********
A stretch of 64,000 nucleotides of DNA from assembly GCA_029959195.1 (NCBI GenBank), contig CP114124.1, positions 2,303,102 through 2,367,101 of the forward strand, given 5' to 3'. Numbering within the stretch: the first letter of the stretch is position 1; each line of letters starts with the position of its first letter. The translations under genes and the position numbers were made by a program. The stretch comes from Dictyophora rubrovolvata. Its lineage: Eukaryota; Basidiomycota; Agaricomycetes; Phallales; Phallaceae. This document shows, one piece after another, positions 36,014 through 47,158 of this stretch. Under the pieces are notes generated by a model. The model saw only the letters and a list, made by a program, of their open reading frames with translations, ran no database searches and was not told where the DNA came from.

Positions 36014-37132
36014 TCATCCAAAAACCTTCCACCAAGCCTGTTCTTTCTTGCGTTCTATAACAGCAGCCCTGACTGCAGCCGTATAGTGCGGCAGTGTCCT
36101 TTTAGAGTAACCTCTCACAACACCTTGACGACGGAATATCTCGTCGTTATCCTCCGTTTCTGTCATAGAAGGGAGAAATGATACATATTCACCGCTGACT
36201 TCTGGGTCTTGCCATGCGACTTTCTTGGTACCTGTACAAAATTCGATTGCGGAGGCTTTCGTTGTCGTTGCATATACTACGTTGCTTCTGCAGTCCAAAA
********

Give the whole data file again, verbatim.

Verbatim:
A stretch of 64,000 nucleotides of DNA from assembly GCA_029959195.1 (NCBI GenBank), contig CP114124.1, positions 2,303,102 through 2,367,101 of the forward strand, given 5' to 3'. Numbering within the stretch: the first letter of the stretch is position 1; each line of letters starts with the position of its first letter. The translations under genes and the position numbers were made by a program. The stretch comes from Dictyophora rubrovolvata. Its lineage: Eukaryota; Basidiomycota; Agaricomycetes; Phallales; Phallaceae. This document shows, one piece after another, positions 36,014 through 47,158 of this stretch. Under the pieces are notes generated by a model. The model saw only the letters and a list, made by a program, of their open reading frames with translations, ran no database searches and was not told where the DNA came from.

Positions 36014-37132
36014 TCATCCAAAAACCTTCCACCAAGCCTGTTCTTTCTTGCGTTCTATAACAGCAGCCCTGACTGCAGCCGTATAGTGCGGCAGTGTCCT
36101 TTTAGAGTAACCTCTCACAACACCTTGACGACGGAATATCTCGTCGTTATCCTCCGTTTCTGTCATAGAAGGGAGAAATGATACATATTCACCGCTGACT
36201 TCTGGGTCTTGCCATGCGACTTTCTTGGTACCTGTACAAAATTCGATTGCGGAGGCTTTCGTTGTCGTTGCATATACTACGTTGCTTCTGCAGTCCAAAA